Success on “Youth With You 3” had less to do with talent and more to do with who could buy the most votes. So why don’t fans care?
At first glance, “Youth With You 3” didn’t seem that different from the reality shows I used to watch a decade ago. Sure, the cast of 119 was bigger than I was used to, but the rules were instantly familiar: Four musical mentors guide aspiring male idols through a series of challenges and performances; after each round, some are eliminated until there are just nine contestants left. The winners are then grouped into China’s newest boy band.
Only, what if the rules and games and mentors didn’t matter? “Youth with You 3” was the first talent show I had watched in eight years, and it was a shocking lesson in just how much China’s entertainment culture has changed in that time. When I complimented some of the performers in a chat group, saying they seemed like good bets to make the final roster, my friends were quick to disabuse me: The performances don’t matter, they informed me: only the fans do.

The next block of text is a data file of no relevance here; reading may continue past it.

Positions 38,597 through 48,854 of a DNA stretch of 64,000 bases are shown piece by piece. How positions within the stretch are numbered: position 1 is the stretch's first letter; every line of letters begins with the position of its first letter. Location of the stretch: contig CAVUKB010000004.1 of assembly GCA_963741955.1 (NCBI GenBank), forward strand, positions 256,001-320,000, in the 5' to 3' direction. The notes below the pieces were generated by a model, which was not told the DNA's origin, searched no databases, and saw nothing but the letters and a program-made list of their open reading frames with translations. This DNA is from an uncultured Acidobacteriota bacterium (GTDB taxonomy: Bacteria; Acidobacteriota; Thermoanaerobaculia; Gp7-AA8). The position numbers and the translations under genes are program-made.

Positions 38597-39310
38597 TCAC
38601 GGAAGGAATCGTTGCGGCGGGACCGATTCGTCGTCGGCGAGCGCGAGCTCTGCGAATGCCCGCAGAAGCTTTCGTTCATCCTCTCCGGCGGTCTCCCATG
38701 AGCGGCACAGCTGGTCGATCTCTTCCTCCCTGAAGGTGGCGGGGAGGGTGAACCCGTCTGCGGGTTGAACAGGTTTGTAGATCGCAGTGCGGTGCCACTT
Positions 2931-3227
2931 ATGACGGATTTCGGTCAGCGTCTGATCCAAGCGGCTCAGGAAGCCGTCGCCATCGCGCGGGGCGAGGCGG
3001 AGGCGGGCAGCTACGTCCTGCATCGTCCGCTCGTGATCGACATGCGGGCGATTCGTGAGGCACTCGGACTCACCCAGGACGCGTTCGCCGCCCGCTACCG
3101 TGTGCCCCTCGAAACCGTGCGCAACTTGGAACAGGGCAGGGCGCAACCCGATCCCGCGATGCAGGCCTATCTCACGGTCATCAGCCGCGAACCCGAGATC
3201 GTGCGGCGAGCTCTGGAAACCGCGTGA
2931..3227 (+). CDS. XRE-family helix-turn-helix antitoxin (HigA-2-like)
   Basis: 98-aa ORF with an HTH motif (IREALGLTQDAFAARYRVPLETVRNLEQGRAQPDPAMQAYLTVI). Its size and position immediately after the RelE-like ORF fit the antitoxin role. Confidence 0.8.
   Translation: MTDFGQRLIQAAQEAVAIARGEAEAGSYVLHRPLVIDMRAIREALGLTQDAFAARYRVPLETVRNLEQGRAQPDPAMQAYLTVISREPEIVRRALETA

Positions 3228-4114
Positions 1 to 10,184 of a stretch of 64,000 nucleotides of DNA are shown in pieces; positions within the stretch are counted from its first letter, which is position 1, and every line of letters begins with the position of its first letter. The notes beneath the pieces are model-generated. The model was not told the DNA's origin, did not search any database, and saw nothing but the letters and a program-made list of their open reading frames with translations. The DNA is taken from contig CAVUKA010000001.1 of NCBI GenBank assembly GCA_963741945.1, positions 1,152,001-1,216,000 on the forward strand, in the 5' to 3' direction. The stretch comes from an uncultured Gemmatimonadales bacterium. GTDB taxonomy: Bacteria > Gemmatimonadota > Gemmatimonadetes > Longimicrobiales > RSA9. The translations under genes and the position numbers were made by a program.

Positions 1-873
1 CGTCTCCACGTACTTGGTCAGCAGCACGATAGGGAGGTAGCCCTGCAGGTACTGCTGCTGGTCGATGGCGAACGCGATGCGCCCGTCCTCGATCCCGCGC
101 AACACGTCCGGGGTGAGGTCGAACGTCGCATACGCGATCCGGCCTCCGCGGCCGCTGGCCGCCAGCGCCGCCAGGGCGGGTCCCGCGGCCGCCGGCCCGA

At first, I didn’t understand what they meant, but as the show progressed, I grew genuinely disturbed at what I was watching. “Youth With You 3” represents the cutting edge of China’s hyper-commercialized, hyper-populist fan culture, where corporations and brands exploit and manipulate viewers in the guise of empowering them. The more I saw, the more upset I became; then, in early May, it all came crashing down.
Since their emergence in the early 2000s, the most fascinating element of reality talent shows has always been the power they give fans to decide who wins and who loses. There are mentors and experts on screen, but the ordinary viewers voting at home choose their idols — and the ever-present potential for them to revolt against elite tastes or mainstream culture is part of what makes the format so exciting. Continue to read the full article here
– This article originally appeared on Sixth Tone.